Journalists, media owners and media support groups across West Africa, on Friday gathered to discuss the various challenges bedevilling the profession in the region.
The deliberation is part of events at the ongoing West Africa Media Excellence Conference and Awards (WAMECA) in Accra, Ghana, organised by the Media Foundation for West Africa (MFWA).
The draft report on challenges, opportunities and priorities for media development in West Africa was presented by Gilbert Tietaah, a Ghanaian professor.
Mr Tietaah said the interim report was drafted after four different consultations and meetings which cut across the Anglophone and Francophone countries.
At the end of the meetings, he said, media stakeholders in these countries identified seven common challenges to include: policy and legal framework, media sustainability, professional capacity and media ownership.
Others are media in good governance, new media and implications and safety of journalists.
In the deliberations that followed, journalists, media owners and media support groups opined that the media may crash if innovative ways are not devised to fund them.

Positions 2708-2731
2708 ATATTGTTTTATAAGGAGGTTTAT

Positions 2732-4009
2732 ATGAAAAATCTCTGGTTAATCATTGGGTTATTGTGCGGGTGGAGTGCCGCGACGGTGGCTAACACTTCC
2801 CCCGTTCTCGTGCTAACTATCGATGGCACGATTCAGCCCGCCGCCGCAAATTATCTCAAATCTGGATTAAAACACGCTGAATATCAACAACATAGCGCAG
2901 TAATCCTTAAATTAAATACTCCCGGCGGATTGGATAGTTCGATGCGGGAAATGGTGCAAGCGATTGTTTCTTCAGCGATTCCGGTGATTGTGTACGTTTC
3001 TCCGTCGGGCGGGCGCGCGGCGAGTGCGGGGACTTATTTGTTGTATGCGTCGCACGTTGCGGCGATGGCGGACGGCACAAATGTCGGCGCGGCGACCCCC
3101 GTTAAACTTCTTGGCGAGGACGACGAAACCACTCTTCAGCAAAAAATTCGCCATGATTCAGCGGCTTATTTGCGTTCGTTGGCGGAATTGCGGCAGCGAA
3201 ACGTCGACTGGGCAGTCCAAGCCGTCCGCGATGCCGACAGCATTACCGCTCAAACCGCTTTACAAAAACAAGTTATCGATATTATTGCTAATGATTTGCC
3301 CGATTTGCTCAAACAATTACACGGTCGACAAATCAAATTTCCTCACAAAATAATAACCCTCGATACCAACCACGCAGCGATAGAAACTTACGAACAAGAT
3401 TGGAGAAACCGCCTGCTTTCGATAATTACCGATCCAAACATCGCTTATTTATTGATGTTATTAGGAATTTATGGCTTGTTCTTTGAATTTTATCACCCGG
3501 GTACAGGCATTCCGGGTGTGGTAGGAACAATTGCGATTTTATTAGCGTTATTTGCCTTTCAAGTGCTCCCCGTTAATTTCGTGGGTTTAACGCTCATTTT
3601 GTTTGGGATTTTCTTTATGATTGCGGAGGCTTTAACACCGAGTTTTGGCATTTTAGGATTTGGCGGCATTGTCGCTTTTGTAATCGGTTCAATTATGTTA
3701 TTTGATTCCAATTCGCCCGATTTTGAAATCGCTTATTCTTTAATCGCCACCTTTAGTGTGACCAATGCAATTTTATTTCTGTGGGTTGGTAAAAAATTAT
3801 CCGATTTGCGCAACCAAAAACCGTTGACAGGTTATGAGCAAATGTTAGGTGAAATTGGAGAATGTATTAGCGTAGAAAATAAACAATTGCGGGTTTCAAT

“Let’s find new ways to reach the unreachable in society. The media environment is changing, we can’t expect results by doing the same old things. We need to think differently to be sustainable,” Sulemana Braimah, the Executrive Director of MFWA said in his contribution.
The Chief Executive Officer (CEO) of Diamond Publications, Nigeria, Lanre Idowu, enjoined journalists in the region to localise their contents so as to drive impact.
“News stories must be tailored to suit communities which is in the spirit of proximity and it’s only then that we can contribute to society as media practitioners,” he said.
He charged media practitioners to have a “change of mindset, strengthen content to appeal to audience, invest in training of staff so they can imbibe new things, provide news that is usable i.e. news that is relevant to the community being reached”.
The Senegal Country Director of Open Society Initiative for West Africa (OSIWA) said the inability of media outfits to adapt to new developments in the environment constitutes itself a key challenge.
After the deliberations, the media practitioners unanimously adopted the interim paper subject to modifications.
The programme continues on Saturday with an award night.
Eighteen journalists, consisting of seven Nigerians, six Ghanaians, two Burkinabes, and one each from Senagal, Benin and Liberia, will contest the seven-category award.